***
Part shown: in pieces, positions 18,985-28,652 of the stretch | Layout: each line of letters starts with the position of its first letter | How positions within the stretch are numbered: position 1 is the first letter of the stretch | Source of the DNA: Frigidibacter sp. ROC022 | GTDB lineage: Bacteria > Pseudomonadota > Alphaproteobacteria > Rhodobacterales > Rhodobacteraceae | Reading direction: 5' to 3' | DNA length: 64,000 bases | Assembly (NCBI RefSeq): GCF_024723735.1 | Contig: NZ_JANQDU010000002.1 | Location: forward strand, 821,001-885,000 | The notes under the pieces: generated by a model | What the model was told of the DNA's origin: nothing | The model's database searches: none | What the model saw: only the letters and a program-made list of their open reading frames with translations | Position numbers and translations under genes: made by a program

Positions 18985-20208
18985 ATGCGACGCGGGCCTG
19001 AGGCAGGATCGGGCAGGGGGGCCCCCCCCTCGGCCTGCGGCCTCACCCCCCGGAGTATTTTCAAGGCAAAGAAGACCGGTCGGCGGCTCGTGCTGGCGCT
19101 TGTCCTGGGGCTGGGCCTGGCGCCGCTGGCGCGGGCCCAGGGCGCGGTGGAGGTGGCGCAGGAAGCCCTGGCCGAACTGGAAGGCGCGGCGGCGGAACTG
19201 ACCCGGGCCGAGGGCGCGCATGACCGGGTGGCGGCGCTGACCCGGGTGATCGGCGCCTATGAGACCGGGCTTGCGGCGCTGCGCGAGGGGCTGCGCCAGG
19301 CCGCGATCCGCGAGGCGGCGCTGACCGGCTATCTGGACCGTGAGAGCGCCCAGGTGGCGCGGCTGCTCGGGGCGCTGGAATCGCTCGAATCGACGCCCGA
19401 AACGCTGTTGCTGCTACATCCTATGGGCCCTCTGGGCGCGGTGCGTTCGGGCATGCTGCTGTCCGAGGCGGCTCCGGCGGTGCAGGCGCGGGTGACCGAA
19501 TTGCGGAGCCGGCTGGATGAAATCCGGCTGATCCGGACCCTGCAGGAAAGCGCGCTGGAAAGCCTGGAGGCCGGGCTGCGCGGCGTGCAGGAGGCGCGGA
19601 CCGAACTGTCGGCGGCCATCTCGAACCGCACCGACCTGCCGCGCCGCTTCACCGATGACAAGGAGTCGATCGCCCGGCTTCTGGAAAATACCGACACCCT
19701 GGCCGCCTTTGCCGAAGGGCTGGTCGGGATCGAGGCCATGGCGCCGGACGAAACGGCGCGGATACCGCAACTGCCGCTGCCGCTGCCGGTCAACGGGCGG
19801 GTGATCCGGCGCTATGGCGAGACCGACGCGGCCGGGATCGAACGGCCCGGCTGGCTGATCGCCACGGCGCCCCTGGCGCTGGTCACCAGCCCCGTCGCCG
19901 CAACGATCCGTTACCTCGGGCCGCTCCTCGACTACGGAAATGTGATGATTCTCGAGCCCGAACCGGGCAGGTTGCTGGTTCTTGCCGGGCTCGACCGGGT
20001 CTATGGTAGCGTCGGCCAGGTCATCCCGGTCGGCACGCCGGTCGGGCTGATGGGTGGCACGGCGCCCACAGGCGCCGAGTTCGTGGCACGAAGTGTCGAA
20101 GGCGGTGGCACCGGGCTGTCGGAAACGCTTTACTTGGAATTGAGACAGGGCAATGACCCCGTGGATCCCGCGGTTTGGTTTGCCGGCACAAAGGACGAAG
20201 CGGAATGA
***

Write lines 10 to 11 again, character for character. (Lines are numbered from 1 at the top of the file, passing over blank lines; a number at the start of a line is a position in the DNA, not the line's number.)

19601 CCGAACTGTCGGCGGCCATCTCGAACCGCACCGACCTGCCGCGCCGCTTCACCGATGACAAGGAGTCGATCGCCCGGCTTCTGGAAAATACCGACACCCT
19701 GGCCGCCTTTGCCGAAGGGCTGGTCGGGATCGAGGCCATGGCGCCGGACGAAACGGCGCGGATACCGCAACTGCCGCTGCCGCTGCCGGTCAACGGGCGG